Mexican Stuffed Acorn Squash with a Molten Cheddar and Green Onion Core


When I hear the word “beauty,” the first thing that comes to my mind is hot, melted cheese over spiced ground meat.  Okay, maybe I think of my ladybugs, Hazel and Juliette, first, but cheese is a tight second for sure.  When I was younger, I spent years as a vegetarian, but never could maintain vegan for long, just because it meant avoiding my beloved cheese.

I have no regrets.

I’ve heard recently that food banks around here are having a hard time moving acorn squash, and I think that’s a tragedy because they are SO versatile.  It’s like a jack-o-lantern you can fill with meat and cheese. And then instead of putting it on your porch, you just eat it.  So I guess the similarities are somewhat limited…. But I can tell you that with its soft, sweet flesh and edible, nutrient-dense skin, this underestimate little squash offers options abound, and tonight I decided to go Mexican.  So, happy Cinco de Mayo!!  And by that I mean, Seis de Enero!

Welcome to the jungle, acorn squash.  I wanna watch you bleed!


  • 1/2 lb ground beef
  • 1 Tbs oil
  • 1/4 yellow onion
  • 5 cloves garlic, chopped (You can reduce this to three… ya know, if you’re afraid to truly live.)
  • 1 T dark red chili powder
  • 1 T paprika
  • 2 T brown sugar (or, if you’re on a low carb kick like me, 3/4 T stevia powder)
  • 1/8-1/2 tsp cayenne pepper (I like to live dangerously and just add a generous pinch.)
  • 1/4 c crushed tomato
  • 2 c chicken stock
  • salt to taste
  • 1/2 c cheddar cheese, shredded
  • 1 partially seeded jalapeno (opt’l)
  • 2 Tbs green onions, chopped


  1. Preheat oven to 400.
  2. Preparing the Squash:  Since you’re going to be eating the nutritious green skin of the squash, you want to scrub that puppy to make sure you’re not eating any nasty pesticides or dirt or deer pee or whatever.  Then, place it on the counter, flat, stem part down.  Make sure it’s stable, and trim down the stem if necessary.  (Please do not stab a wobbly squash, and, if you do, have a friend with a phone nearby who can dial 9-1-1 if you miss and cut off your finger because that’s extremely unsafe.) Brain the squash with a large chef’s knife right in the top and make sure you get all the way into the hollow core.  If you’re unsure whether you’ve actually reached the core, stab it again (and if you’re angry, AGAIN AND AGAIN AND AGAIN AND AGAIN! ….Then buy a new squash and start over.  Maybe phone a qualified counselor.).  Zap it on high for 3 minutes or so, just enough to soften it so that you can work with it. Cut a circle out of the top that’s about 4″ or so in diameter like you would a Jack-o-Lantern, and scrape and scoop the inside of all seeds and stringy, nasty squash guts. Place the whole, hollowed-out squash on a parchment lined cookie sheet and par-bake at 400 for about 30 mins.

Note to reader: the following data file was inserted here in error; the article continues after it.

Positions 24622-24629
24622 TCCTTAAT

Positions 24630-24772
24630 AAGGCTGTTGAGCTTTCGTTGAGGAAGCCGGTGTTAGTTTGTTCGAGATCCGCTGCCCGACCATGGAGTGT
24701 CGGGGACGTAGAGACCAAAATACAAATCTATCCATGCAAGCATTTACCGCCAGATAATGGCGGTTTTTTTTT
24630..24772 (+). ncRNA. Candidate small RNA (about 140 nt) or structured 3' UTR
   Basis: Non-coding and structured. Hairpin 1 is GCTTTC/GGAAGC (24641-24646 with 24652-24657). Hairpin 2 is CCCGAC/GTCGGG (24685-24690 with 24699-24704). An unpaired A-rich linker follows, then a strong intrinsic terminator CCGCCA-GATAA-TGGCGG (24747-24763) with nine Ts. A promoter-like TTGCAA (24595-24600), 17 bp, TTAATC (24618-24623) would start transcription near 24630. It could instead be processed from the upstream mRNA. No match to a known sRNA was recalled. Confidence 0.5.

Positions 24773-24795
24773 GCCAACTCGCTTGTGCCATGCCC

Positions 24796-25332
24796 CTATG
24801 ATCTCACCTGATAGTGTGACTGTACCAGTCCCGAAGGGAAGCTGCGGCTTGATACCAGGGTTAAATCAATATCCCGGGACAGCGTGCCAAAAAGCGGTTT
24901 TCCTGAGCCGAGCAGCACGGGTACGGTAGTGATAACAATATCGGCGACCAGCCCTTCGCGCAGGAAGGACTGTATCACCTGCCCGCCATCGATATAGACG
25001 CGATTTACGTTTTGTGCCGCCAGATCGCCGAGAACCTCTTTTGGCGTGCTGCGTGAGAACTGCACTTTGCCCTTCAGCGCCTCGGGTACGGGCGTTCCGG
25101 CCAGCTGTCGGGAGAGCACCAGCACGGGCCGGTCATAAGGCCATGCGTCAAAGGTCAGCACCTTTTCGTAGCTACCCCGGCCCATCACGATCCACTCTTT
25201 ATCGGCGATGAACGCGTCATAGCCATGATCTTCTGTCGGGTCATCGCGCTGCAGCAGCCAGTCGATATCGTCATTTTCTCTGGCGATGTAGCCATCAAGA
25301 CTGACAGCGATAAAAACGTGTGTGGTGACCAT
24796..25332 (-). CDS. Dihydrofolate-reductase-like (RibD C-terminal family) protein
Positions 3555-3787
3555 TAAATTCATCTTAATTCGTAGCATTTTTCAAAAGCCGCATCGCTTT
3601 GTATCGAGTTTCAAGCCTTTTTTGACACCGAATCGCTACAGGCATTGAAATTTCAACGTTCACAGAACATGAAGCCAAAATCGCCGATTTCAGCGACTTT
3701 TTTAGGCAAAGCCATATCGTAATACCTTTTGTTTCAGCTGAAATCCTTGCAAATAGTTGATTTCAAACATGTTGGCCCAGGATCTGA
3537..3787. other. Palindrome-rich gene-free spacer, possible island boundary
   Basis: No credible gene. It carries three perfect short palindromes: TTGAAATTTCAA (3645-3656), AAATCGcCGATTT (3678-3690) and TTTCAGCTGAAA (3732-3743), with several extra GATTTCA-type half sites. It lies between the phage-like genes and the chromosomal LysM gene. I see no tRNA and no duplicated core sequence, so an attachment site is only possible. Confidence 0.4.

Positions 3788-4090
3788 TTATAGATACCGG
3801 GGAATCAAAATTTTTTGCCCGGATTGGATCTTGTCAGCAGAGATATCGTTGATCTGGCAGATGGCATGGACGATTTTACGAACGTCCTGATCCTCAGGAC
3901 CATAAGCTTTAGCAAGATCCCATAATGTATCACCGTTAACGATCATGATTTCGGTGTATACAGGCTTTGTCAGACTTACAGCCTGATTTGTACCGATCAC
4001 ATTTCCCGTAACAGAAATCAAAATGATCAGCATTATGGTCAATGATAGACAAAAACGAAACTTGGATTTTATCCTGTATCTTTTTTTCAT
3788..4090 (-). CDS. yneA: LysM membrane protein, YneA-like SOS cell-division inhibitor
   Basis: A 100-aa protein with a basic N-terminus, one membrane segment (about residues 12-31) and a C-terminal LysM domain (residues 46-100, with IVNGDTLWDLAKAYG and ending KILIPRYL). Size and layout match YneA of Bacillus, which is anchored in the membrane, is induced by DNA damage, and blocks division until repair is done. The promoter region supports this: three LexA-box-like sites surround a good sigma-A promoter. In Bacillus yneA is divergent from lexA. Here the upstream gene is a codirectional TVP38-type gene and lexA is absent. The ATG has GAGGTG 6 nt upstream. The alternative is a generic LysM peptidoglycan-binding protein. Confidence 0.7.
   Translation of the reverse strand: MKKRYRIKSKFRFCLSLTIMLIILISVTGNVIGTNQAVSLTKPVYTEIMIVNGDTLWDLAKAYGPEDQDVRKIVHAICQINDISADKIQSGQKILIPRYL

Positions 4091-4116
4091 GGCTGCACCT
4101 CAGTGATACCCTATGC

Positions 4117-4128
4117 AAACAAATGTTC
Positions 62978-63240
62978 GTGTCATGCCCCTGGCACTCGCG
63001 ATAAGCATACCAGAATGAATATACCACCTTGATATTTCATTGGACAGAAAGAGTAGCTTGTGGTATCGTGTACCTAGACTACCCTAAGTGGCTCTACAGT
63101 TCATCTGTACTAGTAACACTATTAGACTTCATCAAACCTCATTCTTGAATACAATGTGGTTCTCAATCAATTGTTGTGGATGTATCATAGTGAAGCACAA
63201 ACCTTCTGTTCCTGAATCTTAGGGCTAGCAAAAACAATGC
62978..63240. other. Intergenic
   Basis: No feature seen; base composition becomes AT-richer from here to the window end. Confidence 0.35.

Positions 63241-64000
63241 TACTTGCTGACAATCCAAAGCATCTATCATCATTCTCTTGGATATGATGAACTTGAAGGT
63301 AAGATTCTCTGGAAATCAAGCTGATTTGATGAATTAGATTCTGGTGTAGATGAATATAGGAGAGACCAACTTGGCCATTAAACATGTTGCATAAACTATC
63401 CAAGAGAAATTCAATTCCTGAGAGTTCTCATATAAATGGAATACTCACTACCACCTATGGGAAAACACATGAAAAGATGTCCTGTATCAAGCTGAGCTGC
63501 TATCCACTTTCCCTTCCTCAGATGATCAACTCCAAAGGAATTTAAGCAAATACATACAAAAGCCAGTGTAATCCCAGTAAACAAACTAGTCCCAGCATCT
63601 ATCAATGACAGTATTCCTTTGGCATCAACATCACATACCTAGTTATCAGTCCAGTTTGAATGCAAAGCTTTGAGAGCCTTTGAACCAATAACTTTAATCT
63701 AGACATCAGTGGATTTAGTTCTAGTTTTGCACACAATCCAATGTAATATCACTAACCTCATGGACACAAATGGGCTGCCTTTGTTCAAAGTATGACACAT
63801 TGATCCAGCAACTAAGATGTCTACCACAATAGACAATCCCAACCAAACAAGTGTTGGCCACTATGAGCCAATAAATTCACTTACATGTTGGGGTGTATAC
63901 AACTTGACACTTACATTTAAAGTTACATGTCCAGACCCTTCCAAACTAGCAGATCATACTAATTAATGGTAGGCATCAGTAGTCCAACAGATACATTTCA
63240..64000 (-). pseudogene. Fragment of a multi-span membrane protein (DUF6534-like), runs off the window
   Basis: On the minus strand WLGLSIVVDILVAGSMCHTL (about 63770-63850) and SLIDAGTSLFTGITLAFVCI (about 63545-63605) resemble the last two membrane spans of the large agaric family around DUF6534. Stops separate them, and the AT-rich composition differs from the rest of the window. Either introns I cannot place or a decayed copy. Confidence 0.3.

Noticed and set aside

3.  In a large, heavy bottom skillet, heat oil on medium-high.  When it shimmers, add the onion.  Saute until the onion starts getting translucent and has little flecks of char goin’ on (but not to the point where you’re sauteing little pieces of onion remains), then toss in the garlic and cook about 30-45 more seconds until fragrant.  Add the ground beef and brown.  When I say brown, I’m talking about a technique very similar to the sear that I talk about in my other recipes, but as it pertains to ground beef, which won’t have the same spacing that chicken, steak, pork chops, or fish would. How do you adapt to that?  As it cooks, it’s going to steam.  With any other cut, this would be the antithesis of what you want to achieve, but it’s pretty unavoidable with ground meats, so just use this time to achieve the level of crumble you like.  I like lots of small crumbles with some bigger hunks in there.  When it’s half cooked, add about 1/2 tsp kosher salt, the sugar or stevia, and the spices and combine.